Looking Ahead (20 May)
Tuesday, 21 May – May to present ‘new’ proposals to cabinet in last-ditch attempt to get her deal over the line
As had been likely for some time now, cross-party Brexit talks broke down on Friday morning.
May is expected to confirm her departure date following the next vote on her withdrawal agreement, to be held towards the end of the first week of June. At this point it seems likely that the Prime Minister’s deal will suffer another heavy defeat. Theresa May has reportedly gone cold on her original proposal to Corbyn and the Labour Party which stated that if an agreement proved elusive, then further indicative votes could be held, with the government then seeking to incorporate these changes into a vote on the withdrawal deal. She will instead focus on presenting a ‘new’ package of proposals at tomorrow’s cabinet meeting aimed at getting the Withdrawal Agreement Bill (WAB) over the line.
While we cannot completely rule out a last-minute deal, spurred by an event such as poor European Election results for both parties or by the indicative votes, we think it most likely that Theresa May’s tenure as Prime Minister will end without the WAB being passed. Future progress towards a Brexit deal will then depend on the outcome of the impending Conservative leadership election.
Thursday, 23 May – Sunday, 26 May – Domestic impacts of European Elections, rather than populist growth in parliament, arguably more significant for markets
The European elections are set to disrupt – although not completely undermine – the balance of power in the European Parliament. Polling suggests that parties on the far-left and particularly on the euro-sceptic far-right will gain seats. This is expected to come at the expense of the established groupings of the centre-right EPP and centre-left S&D.
From a market perspective, the effect of any changes at a European level are likely to be slow burning. It is the potential of the European Elections to catalyse change in particular Member States that should be of more concern to investors.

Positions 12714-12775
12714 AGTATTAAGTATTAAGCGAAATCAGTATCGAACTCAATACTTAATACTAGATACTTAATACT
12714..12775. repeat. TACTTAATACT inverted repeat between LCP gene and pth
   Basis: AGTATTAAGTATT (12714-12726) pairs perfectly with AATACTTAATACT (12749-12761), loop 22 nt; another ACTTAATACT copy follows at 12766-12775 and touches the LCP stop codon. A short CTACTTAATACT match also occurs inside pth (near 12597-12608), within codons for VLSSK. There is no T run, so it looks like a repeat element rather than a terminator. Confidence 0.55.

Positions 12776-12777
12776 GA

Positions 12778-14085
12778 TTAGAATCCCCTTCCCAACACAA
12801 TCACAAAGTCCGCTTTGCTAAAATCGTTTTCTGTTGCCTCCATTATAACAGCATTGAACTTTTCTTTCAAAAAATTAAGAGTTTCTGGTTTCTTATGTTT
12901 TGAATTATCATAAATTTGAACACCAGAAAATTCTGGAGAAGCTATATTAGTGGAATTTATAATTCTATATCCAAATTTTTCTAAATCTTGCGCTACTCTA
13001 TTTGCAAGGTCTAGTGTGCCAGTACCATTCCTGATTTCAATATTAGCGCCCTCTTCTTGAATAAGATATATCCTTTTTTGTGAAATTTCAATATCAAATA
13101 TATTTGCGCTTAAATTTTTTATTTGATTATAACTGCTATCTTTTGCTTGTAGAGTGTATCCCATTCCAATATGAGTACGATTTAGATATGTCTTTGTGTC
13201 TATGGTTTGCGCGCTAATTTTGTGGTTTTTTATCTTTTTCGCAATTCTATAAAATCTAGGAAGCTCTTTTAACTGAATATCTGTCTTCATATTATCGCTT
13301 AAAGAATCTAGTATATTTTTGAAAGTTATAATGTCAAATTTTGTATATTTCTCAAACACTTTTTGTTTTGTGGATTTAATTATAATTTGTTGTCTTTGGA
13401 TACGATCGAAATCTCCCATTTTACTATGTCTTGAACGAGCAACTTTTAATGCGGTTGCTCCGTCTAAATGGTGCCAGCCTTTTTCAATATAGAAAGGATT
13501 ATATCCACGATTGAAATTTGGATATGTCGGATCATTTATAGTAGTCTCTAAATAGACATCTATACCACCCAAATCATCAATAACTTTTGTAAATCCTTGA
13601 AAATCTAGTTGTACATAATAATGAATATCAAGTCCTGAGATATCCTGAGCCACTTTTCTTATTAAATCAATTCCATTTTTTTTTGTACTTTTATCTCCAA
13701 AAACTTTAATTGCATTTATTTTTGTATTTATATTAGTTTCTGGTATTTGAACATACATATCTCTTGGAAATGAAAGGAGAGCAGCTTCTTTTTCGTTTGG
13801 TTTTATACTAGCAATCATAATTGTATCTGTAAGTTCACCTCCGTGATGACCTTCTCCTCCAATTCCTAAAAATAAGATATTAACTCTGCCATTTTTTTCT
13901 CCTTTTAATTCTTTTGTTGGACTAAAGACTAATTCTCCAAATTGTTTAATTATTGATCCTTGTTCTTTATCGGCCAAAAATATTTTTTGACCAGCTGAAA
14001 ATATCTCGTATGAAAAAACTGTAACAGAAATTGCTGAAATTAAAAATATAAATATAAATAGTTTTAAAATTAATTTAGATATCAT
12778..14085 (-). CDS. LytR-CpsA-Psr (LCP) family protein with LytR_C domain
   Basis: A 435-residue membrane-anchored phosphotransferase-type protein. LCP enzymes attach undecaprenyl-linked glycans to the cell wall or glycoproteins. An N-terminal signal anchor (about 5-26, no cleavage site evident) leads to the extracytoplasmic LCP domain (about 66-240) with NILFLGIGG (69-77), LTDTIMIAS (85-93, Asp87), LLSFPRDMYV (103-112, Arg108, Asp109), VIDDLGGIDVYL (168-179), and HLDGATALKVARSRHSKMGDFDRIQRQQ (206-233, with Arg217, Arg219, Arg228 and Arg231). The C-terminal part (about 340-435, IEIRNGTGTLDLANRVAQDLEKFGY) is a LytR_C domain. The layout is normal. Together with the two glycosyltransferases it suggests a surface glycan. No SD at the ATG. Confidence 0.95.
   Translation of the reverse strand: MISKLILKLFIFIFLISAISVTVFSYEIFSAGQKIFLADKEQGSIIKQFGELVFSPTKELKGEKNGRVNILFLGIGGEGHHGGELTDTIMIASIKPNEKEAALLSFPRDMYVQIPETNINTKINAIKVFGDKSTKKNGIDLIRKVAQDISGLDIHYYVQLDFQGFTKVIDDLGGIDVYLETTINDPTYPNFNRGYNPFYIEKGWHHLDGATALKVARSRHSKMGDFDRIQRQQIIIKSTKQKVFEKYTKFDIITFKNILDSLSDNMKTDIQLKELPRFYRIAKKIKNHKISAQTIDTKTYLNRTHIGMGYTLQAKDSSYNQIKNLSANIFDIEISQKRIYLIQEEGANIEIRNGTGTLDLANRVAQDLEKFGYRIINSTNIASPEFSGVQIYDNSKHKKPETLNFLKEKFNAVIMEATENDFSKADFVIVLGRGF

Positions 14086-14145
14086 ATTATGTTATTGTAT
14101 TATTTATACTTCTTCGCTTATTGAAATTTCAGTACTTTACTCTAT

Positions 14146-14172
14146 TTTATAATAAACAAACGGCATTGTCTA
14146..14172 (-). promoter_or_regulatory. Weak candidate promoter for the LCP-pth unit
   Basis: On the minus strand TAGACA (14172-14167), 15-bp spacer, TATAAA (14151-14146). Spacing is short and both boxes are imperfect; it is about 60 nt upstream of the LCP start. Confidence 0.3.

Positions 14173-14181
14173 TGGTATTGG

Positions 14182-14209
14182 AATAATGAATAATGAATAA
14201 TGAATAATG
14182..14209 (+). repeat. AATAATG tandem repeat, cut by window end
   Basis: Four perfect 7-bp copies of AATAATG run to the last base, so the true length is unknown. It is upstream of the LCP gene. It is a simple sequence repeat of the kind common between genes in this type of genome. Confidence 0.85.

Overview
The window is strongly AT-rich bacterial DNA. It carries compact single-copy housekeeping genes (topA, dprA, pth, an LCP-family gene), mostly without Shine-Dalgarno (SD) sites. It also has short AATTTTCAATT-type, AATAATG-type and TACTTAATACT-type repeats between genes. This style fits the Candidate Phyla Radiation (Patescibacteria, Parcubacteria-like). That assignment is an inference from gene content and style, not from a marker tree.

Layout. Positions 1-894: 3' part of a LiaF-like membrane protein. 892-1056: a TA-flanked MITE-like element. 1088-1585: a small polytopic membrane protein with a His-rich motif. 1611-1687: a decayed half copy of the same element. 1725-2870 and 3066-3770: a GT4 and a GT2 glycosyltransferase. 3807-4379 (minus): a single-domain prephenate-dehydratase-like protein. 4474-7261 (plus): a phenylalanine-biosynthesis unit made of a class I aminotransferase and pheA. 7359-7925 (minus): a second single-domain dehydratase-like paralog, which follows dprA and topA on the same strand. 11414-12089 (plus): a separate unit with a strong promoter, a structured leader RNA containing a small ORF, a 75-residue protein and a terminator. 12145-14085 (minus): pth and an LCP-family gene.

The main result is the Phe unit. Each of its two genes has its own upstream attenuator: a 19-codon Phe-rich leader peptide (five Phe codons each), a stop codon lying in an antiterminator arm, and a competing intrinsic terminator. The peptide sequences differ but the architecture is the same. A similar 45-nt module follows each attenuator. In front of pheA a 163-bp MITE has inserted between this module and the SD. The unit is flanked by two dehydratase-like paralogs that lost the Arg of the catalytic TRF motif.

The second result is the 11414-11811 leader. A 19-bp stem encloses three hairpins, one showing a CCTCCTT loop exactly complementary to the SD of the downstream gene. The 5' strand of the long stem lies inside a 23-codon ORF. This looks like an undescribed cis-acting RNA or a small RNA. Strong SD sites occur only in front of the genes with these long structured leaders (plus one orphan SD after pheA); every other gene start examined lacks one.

Particular attention should be paid to the UK, where the performance of the Brexit party will affect the Conservative leadership election; Spain, where the vote will sound the starting gun on government formation negotiations; Italy, where a strong performance by Matteo Salvini’s Lega would raise the possibility of a snap election; Greece, where the vote will show whether Alexis Tsipras’s budgetary giveaways are helping his party make headway in the polls; Austria, where the sudden collapse over the weekend of the governing coalition has thrown the country into preparations for a general election.
Thursday, 23 May – Publication of minutes of ECB April meeting
The minutes of the ECB’s most recent meeting will be closely assessed for any information they can provide on the future direction of policy beyond what was already divulged by the forward guidance and Mario Draghi’s press conference.
The most interesting information to come out of the April meeting was the admission by Draghi that the ECB would begin to consider the ‘mitigation of possible side effects’ of negative interest rates – a reference to interest rate tiering. While consideration of the idea is at an early stage the April minutes could still record discussion of tiering, which had already been hinted at in the records of the GC’s March meeting.